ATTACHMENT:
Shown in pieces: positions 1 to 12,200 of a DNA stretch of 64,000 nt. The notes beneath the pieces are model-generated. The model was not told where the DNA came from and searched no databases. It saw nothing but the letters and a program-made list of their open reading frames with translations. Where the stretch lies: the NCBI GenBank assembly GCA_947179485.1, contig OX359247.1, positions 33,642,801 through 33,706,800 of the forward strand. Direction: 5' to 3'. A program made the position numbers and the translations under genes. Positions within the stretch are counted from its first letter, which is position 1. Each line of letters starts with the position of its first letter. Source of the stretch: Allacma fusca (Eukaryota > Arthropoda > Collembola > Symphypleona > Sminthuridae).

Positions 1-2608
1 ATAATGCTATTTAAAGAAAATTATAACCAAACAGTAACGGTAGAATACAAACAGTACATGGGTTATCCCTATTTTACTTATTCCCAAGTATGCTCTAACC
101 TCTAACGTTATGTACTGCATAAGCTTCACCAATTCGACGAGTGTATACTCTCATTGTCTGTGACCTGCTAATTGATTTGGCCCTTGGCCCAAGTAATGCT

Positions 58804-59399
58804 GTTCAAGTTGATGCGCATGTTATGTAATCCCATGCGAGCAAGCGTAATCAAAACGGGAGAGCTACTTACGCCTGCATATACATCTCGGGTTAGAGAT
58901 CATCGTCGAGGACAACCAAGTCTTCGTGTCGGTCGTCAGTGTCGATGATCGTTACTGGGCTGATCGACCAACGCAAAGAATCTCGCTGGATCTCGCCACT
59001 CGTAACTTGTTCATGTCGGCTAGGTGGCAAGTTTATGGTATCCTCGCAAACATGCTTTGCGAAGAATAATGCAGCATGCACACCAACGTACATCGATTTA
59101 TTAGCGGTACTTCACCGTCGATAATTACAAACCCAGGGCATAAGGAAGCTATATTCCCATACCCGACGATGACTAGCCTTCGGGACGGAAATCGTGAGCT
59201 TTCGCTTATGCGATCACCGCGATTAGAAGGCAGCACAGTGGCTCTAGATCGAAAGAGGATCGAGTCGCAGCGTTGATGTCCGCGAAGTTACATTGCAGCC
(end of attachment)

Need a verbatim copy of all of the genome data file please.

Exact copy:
Shown in pieces: positions 1 to 12,200 of a DNA stretch of 64,000 nt. The notes beneath the pieces are model-generated. The model was not told where the DNA came from and searched no databases. It saw nothing but the letters and a program-made list of their open reading frames with translations. Where the stretch lies: the NCBI GenBank assembly GCA_947179485.1, contig OX359247.1, positions 33,642,801 through 33,706,800 of the forward strand. Direction: 5' to 3'. A program made the position numbers and the translations under genes. Positions within the stretch are counted from its first letter, which is position 1. Each line of letters starts with the position of its first letter. Source of the stretch: Allacma fusca (Eukaryota > Arthropoda > Collembola > Symphypleona > Sminthuridae).

Positions 1-2608
1 ATAATGCTATTTAAAGAAAATTATAACCAAACAGTAACGGTAGAATACAAACAGTACATGGGTTATCCCTATTTTACTTATTCCCAAGTATGCTCTAACC
101 TCTAACGTTATGTACTGCATAAGCTTCACCAATTCGACGAGTGTATACTCTCATTGTCTGTGACCTGCTAATTGATTTGGCCCTTGGCCCAAGTAATGCT

Positions 58804-59399
58804 GTTCAAGTTGATGCGCATGTTATGTAATCCCATGCGAGCAAGCGTAATCAAAACGGGAGAGCTACTTACGCCTGCATATACATCTCGGGTTAGAGAT
58901 CATCGTCGAGGACAACCAAGTCTTCGTGTCGGTCGTCAGTGTCGATGATCGTTACTGGGCTGATCGACCAACGCAAAGAATCTCGCTGGATCTCGCCACT
59001 CGTAACTTGTTCATGTCGGCTAGGTGGCAAGTTTATGGTATCCTCGCAAACATGCTTTGCGAAGAATAATGCAGCATGCACACCAACGTACATCGATTTA
59101 TTAGCGGTACTTCACCGTCGATAATTACAAACCCAGGGCATAAGGAAGCTATATTCCCATACCCGACGATGACTAGCCTTCGGGACGGAAATCGTGAGCT
59201 TTCGCTTATGCGATCACCGCGATTAGAAGGCAGCACAGTGGCTCTAGATCGAAAGAGGATCGAGTCGCAGCGTTGATGTCCGCGAAGTTACATTGCAGCC